We use the Five in a Row curriculum with our boys, and the more we've read this book, the more I see its richness. This is not the most glorious children's book ever written, but it has true content, and it would work as a FIAR book (the program encourages multiple readings of living books, those with rich content, while fostering connections to the real world through activities, projects, recipes, etc related to the topics introduced in the book). This book references Russia so, for example, parents and kids could explore Russia with other books/maps/music/food. It introduces the idea of immigration and the complications families faced in an age-appropriate manner. Other topics for related learning off the top of my head: the change of seasons, solids and liquids (with snow falling, melting, the stream to waterfall to "fork in the stream", the rain gutter), several animals for nature study or a youtube or library activity, a nice linear story line with enough complications that it is easy to see if the child understood the story (when they retell it)/ you could do some sequencing activity or drawing. The little girl models compassion when the sister is missing, the shopkeeper is helpful when she is shopping for her dolls, and the doll maker is creative and loving as he creates the dolls. I am sure there are more connections, but I really do see this book as a nice starting point for various discussions and activities if readers are so inclined. Even just as a night time read aloud, it is a worthwhile purchase, maybe for a little one along with some nesting dolls or the Usborne sticker set.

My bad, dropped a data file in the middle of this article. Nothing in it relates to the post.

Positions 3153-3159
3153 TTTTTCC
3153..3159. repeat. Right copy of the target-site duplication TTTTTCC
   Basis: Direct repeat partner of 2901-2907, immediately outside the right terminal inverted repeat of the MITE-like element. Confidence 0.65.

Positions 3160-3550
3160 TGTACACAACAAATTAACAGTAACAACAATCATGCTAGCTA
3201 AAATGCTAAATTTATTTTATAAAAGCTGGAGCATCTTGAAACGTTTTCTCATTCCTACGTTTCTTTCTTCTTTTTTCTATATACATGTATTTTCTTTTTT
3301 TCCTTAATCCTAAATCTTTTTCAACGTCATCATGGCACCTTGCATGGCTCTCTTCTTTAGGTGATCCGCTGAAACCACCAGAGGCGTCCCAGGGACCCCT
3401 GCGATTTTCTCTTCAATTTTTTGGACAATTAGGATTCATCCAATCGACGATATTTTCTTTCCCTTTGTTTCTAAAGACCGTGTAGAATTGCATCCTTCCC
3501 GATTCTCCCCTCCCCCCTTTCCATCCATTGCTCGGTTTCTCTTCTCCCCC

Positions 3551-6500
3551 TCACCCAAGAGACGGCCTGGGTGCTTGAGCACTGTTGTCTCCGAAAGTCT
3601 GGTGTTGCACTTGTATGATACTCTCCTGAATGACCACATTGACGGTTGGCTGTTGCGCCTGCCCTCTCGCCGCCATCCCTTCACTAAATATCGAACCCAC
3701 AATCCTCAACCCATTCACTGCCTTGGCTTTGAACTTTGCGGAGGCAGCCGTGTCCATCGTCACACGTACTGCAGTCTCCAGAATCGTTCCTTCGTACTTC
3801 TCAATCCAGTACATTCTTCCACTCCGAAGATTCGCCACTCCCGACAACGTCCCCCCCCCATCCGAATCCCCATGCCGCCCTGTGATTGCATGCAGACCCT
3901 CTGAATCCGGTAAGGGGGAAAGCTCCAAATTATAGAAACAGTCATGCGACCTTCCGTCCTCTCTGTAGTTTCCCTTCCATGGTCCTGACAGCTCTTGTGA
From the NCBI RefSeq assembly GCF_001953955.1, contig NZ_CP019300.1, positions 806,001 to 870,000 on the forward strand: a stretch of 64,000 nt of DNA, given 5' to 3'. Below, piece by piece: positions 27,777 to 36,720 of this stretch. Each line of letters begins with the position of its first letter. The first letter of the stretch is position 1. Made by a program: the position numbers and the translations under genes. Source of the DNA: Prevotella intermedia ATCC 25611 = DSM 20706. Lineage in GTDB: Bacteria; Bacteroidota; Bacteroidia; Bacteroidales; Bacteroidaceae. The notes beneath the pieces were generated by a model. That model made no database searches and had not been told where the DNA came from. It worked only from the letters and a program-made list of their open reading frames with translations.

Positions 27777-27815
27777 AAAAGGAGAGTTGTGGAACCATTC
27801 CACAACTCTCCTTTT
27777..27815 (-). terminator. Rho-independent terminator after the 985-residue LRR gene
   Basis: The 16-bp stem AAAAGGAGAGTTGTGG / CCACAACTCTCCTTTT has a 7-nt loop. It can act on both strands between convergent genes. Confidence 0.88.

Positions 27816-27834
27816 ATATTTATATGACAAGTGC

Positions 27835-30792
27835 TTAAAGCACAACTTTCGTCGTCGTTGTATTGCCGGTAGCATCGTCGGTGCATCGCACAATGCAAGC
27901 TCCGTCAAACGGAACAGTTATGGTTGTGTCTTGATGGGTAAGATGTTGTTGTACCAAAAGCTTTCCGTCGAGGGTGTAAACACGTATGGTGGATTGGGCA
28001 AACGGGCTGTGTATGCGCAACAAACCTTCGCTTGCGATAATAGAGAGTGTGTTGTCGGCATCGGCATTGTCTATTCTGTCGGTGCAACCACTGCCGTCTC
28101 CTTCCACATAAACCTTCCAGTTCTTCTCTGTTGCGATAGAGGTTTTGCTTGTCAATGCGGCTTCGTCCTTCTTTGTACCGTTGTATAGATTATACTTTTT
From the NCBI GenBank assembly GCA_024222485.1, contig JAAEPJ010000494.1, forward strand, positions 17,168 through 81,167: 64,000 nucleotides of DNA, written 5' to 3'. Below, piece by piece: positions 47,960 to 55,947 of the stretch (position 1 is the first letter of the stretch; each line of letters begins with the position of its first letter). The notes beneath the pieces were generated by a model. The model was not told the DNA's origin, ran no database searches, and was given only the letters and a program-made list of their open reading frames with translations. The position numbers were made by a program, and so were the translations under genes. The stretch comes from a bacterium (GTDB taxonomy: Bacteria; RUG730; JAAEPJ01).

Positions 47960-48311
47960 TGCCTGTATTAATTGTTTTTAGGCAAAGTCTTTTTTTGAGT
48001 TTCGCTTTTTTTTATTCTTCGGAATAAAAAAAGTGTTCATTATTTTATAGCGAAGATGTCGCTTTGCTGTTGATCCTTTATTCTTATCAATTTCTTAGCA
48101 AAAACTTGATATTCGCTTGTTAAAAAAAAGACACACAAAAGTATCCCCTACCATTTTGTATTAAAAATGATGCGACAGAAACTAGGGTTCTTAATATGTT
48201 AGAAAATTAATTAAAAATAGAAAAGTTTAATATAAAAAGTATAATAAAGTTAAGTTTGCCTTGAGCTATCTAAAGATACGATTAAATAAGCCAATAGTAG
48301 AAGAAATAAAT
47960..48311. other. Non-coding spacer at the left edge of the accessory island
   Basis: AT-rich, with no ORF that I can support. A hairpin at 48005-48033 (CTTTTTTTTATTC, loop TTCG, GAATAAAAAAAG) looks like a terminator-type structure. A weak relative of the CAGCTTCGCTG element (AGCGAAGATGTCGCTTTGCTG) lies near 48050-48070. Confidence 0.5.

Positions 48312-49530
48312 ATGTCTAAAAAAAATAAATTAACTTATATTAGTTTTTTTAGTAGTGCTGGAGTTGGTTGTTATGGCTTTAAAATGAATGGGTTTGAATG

Obviously, I am now purchasing our own copy so ewe can revisit these topics later in our school year. This is certainly not the cream of the crop, best-ever book in Childrens' Lit, but a very nice addition to any collection of living books for the younger set.
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1 of 1 people found the following review helpful
I've always liked matryoskas, and read this story years ago. It now has a strange resonance for me.
The littlest matryoska of my current set got lost five years ago during a thorough house-cleaning. I couldn't find her anywhere, despite several searches, and assumed that she had gotten sucked into a vacuum cleaner and discarded with the dust-bunnies.
I considered donating the rest of the set to the Salvation Army, but somehow just couldn't stand the thought of donating an incomplete set. Besides, I remembered "The Littlest Matryoska" and held on to a silly, romantic hope that maybe she would find her way home again. So my matryoska set sat incomplete on the shelf for several years.
Then last week, my cable TV blacked out. In one of those strange belly-crawling, muscle-cramping maneuvers involving a flashlight that homeowners sometimes find themselves doing, I shone a powerful Mag-Lite beam back into a dark obscure corner behind the entertainment center. There sat the littlest matryoska!
In another contortion involving a broomstick and a rolled-up piece of duct tape (Homo Domesticus, the tool-making ape), I retrieved the littlest matryoska, very dusty but otherwise unharmed. After a quick wash, I sealed her safely inside her sisters (while my cat batted enthusiastically at this strange new sqeaky-toy that daddy was playing with), and put the unit back on the shelf..
And so a REAL littlest matryoska found her way home!
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2 of 2 people found the following review helpful
on January 9, 2007
This is a darling book. The story is just so sweet. I enjoy reading it to my boys. Wasn't sure how interested in reading a book about "dolls" would be, but they enjoy it.